“Several years later, I heard it was for sale and saw a few photos taken at a local car gathering,” he recalls, adding that he was awfully tempted to buy it. He already had a garage full of MG projects, though, and after struggling with the decision, he managed to put the Sebring out of his mind. It must have been fated for him to own the car, though, since it kept popping up on his radar, tempting him with its hard-to-miss hue, ostentatious stance and throaty straight-six engine. 

A couple of months later, he found out it was still for sale. “Apparently the seller was not very motivated and was looking for the ‘right’ buyer,” Steve continues. “It took me over a month to muster the courage to look at the car in person.” The last thing he wanted to do was make an impulse purchase of another vintage automobile. Even so, he was fully aware that experiencing his dream car firsthand would make it impossible for him to pass up—no matter what the logical side of his brain was droning on about. 

“It was too late because the car had already gotten beneath my skin,” he admits. The seller thought he was the ideal buyer, too. “A week later it was in my garage,” Steve sighs. “Despite the drop in my bank account, I never regretted the decision I made that afternoon.”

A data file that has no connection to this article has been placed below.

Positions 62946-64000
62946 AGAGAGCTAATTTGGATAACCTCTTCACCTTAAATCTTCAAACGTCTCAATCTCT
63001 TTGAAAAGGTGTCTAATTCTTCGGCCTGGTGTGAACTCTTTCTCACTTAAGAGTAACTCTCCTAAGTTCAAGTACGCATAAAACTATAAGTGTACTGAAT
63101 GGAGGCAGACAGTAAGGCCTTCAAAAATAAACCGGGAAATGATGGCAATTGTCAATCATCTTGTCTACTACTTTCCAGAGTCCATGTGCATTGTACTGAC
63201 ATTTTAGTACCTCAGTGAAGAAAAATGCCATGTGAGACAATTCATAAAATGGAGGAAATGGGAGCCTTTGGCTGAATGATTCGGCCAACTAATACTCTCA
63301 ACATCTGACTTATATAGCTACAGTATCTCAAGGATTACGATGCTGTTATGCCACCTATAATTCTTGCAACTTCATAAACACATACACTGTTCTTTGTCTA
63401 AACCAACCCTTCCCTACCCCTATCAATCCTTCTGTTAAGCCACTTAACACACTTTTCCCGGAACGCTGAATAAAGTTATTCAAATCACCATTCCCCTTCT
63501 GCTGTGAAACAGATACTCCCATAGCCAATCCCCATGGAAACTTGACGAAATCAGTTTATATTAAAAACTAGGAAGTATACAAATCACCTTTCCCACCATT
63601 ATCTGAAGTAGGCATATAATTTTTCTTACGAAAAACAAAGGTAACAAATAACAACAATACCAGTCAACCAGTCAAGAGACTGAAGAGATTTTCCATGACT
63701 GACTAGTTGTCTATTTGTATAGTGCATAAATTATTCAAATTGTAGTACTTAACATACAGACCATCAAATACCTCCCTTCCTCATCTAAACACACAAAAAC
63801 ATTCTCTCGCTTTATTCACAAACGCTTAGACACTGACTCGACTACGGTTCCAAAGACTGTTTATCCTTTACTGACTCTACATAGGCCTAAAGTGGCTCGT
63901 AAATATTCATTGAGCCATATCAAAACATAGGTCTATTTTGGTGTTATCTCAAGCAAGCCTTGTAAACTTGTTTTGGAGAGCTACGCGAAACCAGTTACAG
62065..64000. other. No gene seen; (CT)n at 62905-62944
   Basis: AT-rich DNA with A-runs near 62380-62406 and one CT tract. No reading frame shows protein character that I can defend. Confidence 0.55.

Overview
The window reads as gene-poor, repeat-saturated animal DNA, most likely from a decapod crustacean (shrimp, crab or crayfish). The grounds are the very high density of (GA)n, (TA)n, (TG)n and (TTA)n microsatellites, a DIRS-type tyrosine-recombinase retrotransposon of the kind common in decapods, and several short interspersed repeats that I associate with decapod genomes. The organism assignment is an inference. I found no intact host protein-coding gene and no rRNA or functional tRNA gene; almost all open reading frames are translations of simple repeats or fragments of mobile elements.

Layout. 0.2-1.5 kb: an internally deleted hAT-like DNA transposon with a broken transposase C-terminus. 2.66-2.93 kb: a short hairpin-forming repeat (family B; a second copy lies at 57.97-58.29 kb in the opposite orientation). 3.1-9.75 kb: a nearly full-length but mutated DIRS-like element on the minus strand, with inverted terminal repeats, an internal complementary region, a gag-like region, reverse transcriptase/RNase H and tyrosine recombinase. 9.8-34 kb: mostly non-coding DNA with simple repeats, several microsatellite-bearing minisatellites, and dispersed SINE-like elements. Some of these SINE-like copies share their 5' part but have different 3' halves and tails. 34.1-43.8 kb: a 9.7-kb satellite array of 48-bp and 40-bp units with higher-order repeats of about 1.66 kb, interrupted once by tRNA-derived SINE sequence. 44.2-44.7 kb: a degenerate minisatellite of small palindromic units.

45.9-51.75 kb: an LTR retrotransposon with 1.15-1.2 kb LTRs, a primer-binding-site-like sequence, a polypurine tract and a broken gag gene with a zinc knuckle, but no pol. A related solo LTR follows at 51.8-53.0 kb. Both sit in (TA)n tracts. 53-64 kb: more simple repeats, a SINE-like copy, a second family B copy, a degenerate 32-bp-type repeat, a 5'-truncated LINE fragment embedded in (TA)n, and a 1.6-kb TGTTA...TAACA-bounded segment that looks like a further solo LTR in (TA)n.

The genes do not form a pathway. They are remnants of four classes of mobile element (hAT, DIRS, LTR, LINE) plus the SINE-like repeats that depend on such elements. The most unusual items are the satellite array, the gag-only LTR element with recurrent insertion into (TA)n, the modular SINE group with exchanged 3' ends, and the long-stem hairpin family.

Faithful Faux

With the car is his possession, Steve could study the details of this meticulously faithful recreation. Before its rebirth, it was just a 100,000-plus-mile ’69 MGC GT that had undergone a few color changes throughout its life. MG Motorsports has since converted the car to Sebring specifications while performing a nut-and-bolt restoration. 

The exterior of the car is modified with GTS-style fiberglass fender flares—the defining visual signature of this competition model—which allow for a far larger wheel-and-tire package. Up front is a hand-rolled aluminum valance. 

The standard MGC radiator is augmented by a 10-row oil cooler mounted behind the front valance.

The hood is a lightweight aluminum piece with a power bulge to clear the six-cylinder engine; it’s secured with an evocative leather strap. Riveted-on Sebring headlight covers, a massive exterior fuel filler, dual Lucas fog lights and large brake-cooling ducts complete the look. 

The MGC has undergone some cosmetic surgery since Steve’s purchase, however. “In 2008 the car went to a high-end restoration shop for a full body and paint makeover,” he says. The body was repainted in the correct Tartan Red—a traditional Works MG color—with white number plates on the doors, hood and hatch.

Most run-of-the-mill Sebring replicas are powered by a hotter MG four-cylinder engine; V6 or even V8 transplants are common as well. This, however, is no run-of-the-mill job. Under that alloy hood is the proper, genuine 3.0-liter MG straight six, an engine that can easily make a Triumph TR6’s 2.5-liter powerplant tremble in its Strombergs. 

Pop the hood of Steve Simmons’s MGC Sebring replica and you’ll find the right equipment: the inline six that helped differentiate the MGC from the similar MGB.